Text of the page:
6. Alessandra’s entire world is contained by her belief in God. Yet at the time in which she is writing, there seem to exist two different versions of God, the one that prevails depending on whether the believer is a follower of the Renaissance or of Savonarola. What does Alessandra see as the difference between the two versions, and how fairly do you think she judges them?

7. To what extent is Savonarola the villain of the novel?

8. To what degree is this a novel about a city as much as a character?

9. The novel contains many different kinds of love: intellectual, spiritual, sexual, maternal. Which moves you most and why?

10. Alessandra and her brother Tomaso are at odds with each other from the beginning of the novel. To what extent should we trust Alessandra’s judgment of him, given that they are in competition for the same man?

11. How much sympathy do you have for Cristoforo as a character, and what image of homosexual life in Florence do you derive from his thoughts and actions?

12. Alessandra’s marriage, though painful in some ways, is in other ways quite fulfilling, given the confines of the time. In an era when women were seen as fundamentally inferior, do you think it would have been possible for them to have an equal relationship sexually and intellectually with men?

13. In the fifteenth century there was no word except "melancholy" for the mental state of depression, and there was no treatment for it. How different would suffering from depression have been in a time when all meaning was seen to emanate from God? And why does the painter fall into that condition?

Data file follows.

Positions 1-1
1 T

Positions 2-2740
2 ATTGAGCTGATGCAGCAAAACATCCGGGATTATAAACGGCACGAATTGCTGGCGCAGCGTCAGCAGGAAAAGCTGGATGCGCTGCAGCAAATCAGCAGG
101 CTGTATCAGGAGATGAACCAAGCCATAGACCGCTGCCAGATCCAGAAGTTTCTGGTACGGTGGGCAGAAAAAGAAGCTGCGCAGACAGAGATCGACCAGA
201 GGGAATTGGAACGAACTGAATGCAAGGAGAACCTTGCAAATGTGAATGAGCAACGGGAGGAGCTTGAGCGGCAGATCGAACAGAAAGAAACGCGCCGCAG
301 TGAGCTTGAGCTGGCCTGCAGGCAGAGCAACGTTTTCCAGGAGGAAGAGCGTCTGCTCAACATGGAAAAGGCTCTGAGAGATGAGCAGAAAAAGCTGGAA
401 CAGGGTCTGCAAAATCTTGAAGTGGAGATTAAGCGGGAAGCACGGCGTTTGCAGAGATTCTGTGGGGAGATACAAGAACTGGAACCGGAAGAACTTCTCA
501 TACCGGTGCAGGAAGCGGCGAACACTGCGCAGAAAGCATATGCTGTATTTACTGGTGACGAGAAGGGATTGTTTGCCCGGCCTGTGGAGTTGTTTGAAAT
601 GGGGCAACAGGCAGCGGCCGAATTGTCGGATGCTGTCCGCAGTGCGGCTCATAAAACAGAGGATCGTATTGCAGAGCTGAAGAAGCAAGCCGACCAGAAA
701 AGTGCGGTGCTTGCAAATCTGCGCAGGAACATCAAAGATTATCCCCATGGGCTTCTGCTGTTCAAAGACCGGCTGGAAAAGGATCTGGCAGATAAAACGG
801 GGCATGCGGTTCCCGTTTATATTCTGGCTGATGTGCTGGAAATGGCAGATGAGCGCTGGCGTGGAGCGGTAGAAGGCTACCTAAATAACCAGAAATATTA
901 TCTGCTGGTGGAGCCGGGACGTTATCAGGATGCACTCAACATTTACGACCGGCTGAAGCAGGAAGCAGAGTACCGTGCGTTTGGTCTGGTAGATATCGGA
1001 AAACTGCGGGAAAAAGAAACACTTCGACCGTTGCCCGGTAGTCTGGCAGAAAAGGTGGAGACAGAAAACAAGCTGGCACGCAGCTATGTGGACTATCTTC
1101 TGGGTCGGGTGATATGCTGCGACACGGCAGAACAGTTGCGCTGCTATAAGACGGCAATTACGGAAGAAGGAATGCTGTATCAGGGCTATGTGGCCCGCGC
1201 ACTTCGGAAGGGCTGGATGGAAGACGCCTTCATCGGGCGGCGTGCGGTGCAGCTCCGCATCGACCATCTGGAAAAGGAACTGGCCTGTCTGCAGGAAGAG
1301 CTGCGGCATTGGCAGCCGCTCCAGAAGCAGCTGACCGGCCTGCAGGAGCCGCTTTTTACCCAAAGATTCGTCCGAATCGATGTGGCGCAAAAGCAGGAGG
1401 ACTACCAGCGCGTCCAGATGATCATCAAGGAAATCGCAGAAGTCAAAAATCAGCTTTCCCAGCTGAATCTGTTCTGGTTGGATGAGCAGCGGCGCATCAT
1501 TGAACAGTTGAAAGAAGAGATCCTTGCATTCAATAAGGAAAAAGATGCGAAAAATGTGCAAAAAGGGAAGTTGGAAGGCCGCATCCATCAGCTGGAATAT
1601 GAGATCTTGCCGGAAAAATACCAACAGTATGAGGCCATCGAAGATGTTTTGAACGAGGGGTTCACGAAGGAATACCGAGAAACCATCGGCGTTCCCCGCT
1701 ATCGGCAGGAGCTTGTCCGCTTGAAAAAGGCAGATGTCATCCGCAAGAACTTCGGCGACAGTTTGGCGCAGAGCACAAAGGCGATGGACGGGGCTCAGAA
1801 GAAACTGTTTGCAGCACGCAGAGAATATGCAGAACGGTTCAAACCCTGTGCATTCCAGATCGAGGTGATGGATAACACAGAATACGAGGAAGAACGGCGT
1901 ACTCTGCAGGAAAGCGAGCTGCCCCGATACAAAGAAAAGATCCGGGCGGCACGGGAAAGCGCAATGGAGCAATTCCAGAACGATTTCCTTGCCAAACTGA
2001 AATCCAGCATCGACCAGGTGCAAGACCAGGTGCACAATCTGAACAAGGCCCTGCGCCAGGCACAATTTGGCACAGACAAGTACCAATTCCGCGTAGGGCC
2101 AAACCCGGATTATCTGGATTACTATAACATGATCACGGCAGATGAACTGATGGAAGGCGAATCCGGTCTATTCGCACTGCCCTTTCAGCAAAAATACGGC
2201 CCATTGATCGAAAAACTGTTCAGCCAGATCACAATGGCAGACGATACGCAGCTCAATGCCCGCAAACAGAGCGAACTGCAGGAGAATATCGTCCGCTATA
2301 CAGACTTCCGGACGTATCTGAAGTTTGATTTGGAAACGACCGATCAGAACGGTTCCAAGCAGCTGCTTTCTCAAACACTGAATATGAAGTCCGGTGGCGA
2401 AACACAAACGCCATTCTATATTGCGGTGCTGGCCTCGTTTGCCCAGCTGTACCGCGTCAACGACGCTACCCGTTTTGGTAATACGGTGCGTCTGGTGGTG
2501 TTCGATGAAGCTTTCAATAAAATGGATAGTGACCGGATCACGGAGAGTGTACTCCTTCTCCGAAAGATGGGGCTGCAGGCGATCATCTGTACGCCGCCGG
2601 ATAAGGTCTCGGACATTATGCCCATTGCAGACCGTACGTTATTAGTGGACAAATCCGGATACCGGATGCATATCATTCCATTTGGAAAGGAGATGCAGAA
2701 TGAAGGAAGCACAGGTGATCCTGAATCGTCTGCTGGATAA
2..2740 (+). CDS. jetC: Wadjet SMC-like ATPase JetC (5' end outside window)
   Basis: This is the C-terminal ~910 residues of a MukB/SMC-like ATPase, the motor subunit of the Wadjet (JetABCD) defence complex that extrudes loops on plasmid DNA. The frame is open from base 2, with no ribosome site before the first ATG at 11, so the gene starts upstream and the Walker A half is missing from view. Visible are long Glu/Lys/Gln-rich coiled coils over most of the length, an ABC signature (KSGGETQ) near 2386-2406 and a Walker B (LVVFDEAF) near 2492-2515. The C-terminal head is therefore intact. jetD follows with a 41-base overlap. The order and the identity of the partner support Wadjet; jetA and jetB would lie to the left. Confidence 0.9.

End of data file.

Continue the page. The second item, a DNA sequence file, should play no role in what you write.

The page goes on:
14. The convent described at the end of the novel is based on real records and real places. If you were a woman in fifteenth-century Florence, would you have preferred to live outside or inside its walls?

[Birth of Venus Prints by Sandro Botticelli]


I took my daughter to the Alberta Ballet last night at the Jubilee Auditorium.  We were in a bit of a whirlwind leaving, but managed to dress the part for a special evening out.  I was excited to be sharing in something that she loves so well, dance!
It was a special evening for the ballet and the premiere of this particular version of the Carmina Burana.  But as well, we enjoyed the Rubies, Butterfly Dreams and the Winter Room.  I have to say that the pas de deux, The Winter Room was absolutely exquisite and I don’t know that I will ever see such beauty of this sort again…
In the words of Rainer Maria Rilke: 

 “…an immemorial sap flowers up through our arms when we love.”